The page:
I recently wrote an article about women’s right to choose their dresses.
Obviously, I was trolled because the article brought out male tears.
I did not let it go this time.
My usual response to comments on my shared material is plain silence. It was fun to see that just within five hours of posting, there was already a pile of comments there. And of course, there was trolling from people who are the root cause of this problem.
I wanted to share them with you all and highlight the problem of the masses- this mindset.
So, you’re ready to have some fun troll on troll action? Let’s go!
Here is the first one.
Read the full post here.
Lately, Hindu-Muslim tensions in India have been on the rise. There is a lot of friction caused due to the divisive politics.
In this environment, it is crucial to have a dialogue with both groups and find common ground.
My latest piece published on Youth Ki Awaz is that open letter.
Dear average Indian,
I write this today with a heavy heart because I’m searching for you in this crowd of people who seem to hate each other so much that they allowed this hatred to rip apart an eight-year-old child’s life.
I know you are there somewhere, no matter how agitated, lost for words and shocked. Hence I made this effort to write to you.
Find it in full here.
This is beyond words. Somehow I managed to put some together.
Read my full post on Youth Ki Awaz.
The last couple of days have been tough. Not just for me but for every person that calls themselves an Indian. I have been writing articles non-stop because there is so much going on in the aftermath of the publicity of the rape case in Kathua.
At night, tired, I turn down my laptop thinking, “No, we can’t go any lower than this.” And yet, the next morning when I wake up, I see that we have managed to find a new low.
A crime itself is a mediocre reflection of the society because it is reflective of the individual. But the rhetoric that circulates after and about that crime is the actual reflection, the pure one, of our society, due to the collective perception.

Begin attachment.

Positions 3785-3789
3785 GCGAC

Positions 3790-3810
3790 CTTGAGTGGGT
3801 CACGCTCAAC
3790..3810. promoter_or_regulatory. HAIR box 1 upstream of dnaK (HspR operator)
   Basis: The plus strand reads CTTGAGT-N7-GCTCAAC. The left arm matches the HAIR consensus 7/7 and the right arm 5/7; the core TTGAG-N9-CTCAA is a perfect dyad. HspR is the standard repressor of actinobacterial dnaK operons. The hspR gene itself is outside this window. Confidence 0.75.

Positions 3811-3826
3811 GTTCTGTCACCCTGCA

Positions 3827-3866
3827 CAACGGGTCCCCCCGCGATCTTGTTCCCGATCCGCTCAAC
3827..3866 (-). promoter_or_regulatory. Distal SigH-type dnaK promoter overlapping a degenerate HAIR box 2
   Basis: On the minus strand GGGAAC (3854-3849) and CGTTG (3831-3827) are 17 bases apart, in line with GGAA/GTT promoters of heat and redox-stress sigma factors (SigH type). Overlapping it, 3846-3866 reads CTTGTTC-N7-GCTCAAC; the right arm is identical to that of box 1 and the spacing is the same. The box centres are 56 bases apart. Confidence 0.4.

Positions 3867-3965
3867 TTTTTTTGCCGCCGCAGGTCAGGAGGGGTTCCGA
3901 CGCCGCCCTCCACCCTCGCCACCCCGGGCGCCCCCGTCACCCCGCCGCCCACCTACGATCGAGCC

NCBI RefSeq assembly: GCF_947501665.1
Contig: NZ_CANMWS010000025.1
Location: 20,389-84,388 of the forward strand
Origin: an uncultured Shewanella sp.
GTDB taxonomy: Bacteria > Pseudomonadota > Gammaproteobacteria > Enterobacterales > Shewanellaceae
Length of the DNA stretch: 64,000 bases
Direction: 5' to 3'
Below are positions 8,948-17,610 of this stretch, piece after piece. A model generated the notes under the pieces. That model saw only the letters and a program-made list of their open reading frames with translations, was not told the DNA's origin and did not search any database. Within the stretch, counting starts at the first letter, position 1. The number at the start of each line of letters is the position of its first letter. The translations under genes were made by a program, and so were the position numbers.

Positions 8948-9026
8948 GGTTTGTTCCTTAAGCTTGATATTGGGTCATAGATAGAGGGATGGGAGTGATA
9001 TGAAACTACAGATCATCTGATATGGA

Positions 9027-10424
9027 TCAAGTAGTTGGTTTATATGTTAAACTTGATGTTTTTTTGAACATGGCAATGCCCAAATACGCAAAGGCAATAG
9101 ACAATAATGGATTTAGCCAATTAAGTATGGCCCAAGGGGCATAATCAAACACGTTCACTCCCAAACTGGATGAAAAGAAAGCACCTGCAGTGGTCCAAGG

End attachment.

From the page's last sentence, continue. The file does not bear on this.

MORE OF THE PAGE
The Quint, like many other news channels, shared the interview of Deepika Rajawat, the fearless woman, an intelligent lawyer, fighting for the eight-year-old rape and murder victim in Kathua.
India is shaken.
Once again, it is a rape case.
The only thing different is the ‘religion factor’.
I wrote about the role of religion in this case and why it should be paid due attention. My post was published as a guest contribution on FEMINISM IN INDIA.
Please read it here.
Asifa Bano, an 8-year-old Muslim girl was gang-raped for days inside a Hindu temple in Kathua, Jammu & Kashmir. The nation is again seeing outrage poured into social media and protests being held, sadly not in support of the dead girl, but in support of the men who did this to her.
Twitter is an interesting playground when incidents like this happen because in 120 words you can see a common rhetoric at play. First, you see highly offended Hindus upset that the rapists used the temple for their crime and using Ram’s name to get public sympathy.
Sadly, we are once again mourning an innocent rape victims death and worse is the fact that the victim was an 8-year-old girl.
I wrote a guest post for YKA about the things wrong with the whole picture commenting on the way the case is dealt with.
An 8-year-old girl is kidnapped and gang-raped for eight days inside a temple in Kathua, Jammu and Kashmir.
On the eighth day of gruesomeness, the culprits strangle her with her scarf and mutilate her head with a stone before dumping her body on the roadside.
And while Kashmir is watching this charade of barbarity, Unnao is mourning the loss of the father of a rape survivor, also a minor. The father was allegedly beaten to death as the culprits desperately attempted to shut the case down. The CM is quiet on the issue – and the alleged culprit, a Member of the Legislative Assembly, is loitering around with pride as he is the political leader of the ruling party. The rape survivor has no recourse.
One might think there must be a missing law or something that gives the rapists such confidence that they commit rapes without fear.
There does exist the POCSO or The Protection of Children from Sexual Offences Act. The POCSO Act 2012 was formulated in order to effectively address sexual abuse and sexual exploitation of children. Any suspect arrested under the Protection of Children from Sexual Offences Act, CANNOT be granted bail. The goal is to keep the suspected paedophile in prison even before the evidence is collected, just to be safe.
Read more here.
Listen to these TED Talks to hear it from people who’ve been fat shamed: